In a meeting today with White House Domestic Policy Council staff, R-CALF USA and other farm and consumer groups urged that President Obama direct his U.S. Trade Representative, Michael Froman, and his Secretary of Agriculture, Tom Vilsack, to steadfastly defend the United States’ recently implemented country of origin labeling (COOL) law and regulations.

The White House Domestic Policy Council is responsible for ensuring that domestic policy decisions and programs are consistent with the President’s stated goals and it monitors the implementation of the President’s domestic policy agenda.

“Our message was that if the President successfully defends COOL, then COOL will become the only livestock competition-related campaign promise the President will have achieved during his two terms in office,” said R-CALF USA CEO Bill Bullard.

Referencing the President’s abandonment of his campaign promises to better enforce antitrust laws and restore competition in U.S. livestock markets, Bullard said COOL is the only significant livestock competition reform still on the table.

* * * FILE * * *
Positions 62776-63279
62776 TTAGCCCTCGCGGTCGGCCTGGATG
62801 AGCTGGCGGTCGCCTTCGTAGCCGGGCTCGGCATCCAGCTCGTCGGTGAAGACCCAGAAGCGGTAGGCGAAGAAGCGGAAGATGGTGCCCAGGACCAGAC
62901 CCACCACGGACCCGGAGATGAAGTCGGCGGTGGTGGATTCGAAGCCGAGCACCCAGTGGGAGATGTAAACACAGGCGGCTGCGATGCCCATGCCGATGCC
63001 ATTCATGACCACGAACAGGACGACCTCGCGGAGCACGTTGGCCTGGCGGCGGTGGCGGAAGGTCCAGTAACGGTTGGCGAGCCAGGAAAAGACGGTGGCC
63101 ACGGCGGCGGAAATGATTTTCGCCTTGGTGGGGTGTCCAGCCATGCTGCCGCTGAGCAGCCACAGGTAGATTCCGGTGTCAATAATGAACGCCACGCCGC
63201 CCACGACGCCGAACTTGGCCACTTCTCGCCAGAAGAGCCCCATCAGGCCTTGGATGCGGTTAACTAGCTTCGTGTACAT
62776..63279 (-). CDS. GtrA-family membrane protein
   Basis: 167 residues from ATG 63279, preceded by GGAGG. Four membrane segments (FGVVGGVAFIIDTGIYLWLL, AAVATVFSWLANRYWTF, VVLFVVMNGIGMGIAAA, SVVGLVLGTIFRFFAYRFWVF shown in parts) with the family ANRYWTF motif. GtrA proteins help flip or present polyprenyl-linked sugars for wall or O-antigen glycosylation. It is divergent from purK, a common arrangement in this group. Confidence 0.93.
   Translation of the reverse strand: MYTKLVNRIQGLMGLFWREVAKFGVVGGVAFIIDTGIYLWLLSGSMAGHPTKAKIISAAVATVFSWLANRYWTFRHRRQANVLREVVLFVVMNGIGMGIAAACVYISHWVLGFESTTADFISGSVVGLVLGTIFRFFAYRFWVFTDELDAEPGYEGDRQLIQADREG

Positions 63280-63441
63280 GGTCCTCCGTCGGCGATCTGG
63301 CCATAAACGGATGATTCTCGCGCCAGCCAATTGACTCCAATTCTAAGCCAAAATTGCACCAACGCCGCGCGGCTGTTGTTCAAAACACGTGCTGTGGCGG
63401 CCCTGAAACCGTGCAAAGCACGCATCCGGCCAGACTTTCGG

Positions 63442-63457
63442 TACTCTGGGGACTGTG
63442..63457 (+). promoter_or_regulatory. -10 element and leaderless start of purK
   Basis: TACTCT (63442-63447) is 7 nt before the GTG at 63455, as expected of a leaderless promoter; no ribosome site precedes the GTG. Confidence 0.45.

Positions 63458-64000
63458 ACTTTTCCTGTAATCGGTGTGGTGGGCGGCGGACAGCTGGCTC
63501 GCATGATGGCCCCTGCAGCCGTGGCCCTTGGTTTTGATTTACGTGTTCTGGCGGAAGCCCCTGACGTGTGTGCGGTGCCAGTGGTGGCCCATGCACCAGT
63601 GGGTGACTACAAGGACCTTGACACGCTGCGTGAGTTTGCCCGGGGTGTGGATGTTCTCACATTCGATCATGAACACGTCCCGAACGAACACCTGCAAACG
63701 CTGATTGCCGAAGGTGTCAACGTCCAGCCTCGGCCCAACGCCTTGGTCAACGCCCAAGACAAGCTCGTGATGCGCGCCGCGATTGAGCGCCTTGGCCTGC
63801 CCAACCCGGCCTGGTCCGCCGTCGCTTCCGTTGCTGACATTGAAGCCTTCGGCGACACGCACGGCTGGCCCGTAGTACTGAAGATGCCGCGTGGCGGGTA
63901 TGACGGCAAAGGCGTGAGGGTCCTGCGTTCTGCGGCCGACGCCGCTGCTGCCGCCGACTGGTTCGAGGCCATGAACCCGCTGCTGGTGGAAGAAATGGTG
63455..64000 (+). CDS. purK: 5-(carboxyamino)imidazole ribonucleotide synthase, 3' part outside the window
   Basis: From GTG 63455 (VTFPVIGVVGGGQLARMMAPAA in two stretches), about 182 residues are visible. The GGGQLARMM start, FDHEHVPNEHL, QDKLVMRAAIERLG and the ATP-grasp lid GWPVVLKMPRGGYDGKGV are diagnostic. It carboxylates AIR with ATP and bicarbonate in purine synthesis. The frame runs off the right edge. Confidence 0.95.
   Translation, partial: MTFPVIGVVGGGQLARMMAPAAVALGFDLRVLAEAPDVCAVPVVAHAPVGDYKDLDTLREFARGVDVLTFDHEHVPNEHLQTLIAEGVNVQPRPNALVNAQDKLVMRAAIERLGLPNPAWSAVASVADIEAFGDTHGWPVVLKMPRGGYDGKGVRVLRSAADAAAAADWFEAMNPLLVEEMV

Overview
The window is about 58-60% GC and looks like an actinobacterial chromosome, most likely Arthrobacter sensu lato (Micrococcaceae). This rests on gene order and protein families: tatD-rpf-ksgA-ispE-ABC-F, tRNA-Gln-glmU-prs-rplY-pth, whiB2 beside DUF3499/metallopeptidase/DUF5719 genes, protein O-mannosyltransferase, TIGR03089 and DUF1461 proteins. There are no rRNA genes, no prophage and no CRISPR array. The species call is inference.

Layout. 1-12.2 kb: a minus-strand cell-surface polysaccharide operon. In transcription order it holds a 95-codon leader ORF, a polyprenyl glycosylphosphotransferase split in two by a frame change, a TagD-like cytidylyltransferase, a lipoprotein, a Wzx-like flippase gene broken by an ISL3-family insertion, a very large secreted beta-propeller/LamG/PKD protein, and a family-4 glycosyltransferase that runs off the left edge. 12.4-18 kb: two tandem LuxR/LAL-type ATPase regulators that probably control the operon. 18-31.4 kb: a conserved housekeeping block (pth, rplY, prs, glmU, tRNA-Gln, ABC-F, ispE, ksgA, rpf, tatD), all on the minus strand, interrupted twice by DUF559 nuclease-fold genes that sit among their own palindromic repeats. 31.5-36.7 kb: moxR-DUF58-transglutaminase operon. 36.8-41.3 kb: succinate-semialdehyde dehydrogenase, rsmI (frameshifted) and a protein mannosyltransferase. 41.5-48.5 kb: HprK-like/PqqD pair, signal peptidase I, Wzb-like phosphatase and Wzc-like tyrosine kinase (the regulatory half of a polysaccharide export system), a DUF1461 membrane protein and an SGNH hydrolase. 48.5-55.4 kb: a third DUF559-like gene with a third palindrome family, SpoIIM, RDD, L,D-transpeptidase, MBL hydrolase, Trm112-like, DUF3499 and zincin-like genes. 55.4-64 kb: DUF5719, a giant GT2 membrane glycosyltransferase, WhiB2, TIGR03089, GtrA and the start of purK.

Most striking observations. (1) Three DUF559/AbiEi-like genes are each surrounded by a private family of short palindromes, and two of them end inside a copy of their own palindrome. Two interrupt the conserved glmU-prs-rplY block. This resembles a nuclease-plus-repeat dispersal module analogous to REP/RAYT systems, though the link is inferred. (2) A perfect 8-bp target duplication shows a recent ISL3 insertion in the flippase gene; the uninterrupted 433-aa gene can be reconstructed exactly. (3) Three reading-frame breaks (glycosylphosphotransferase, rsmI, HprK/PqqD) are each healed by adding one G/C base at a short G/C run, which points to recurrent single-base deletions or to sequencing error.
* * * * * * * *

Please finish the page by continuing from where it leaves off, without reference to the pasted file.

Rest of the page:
The COOL law and its implementing regulations were recently upheld on constitutional and statutory grounds by the U.S. Court of Appeals for the District of Columbia Circuit. The favorable COOL ruling arose from a 2013 lawsuit filed by domestic and foreign meatpackers and their allies.

While COOL has been upheld by U.S. courts, Bullard said an appeal is underway at the World Trade Organization (WTO) to determine if the international tribunal will recognize the United States’ sovereign right to inform consumers about the origins of their food.

Bullard explained that congressionally-passed domestic laws like COOL are also susceptible to being undermined in trade agreements. He said about 80 percent of the proposed Trans-Pacific Partnership (TPP) free trade agreement involves rewriting domestic policies, including food safety, and that the President must not allow his trade negotiators to weaken COOL in the TPP or in any other trade agreement.

“We need the President and his Cabinet to send a strong message to the WTO, to Congress and to other countries that the U.S. will maintain its robust and accurate food labeling system that informs consumers as to where their meat products were born, where they were raised, and where they were slaughtered.

“This may be our last opportunity to meet face-to-face with the President’s Domestic Policy Council on this issue and we hope they have listened and will carry out our united request,” concluded Bullard.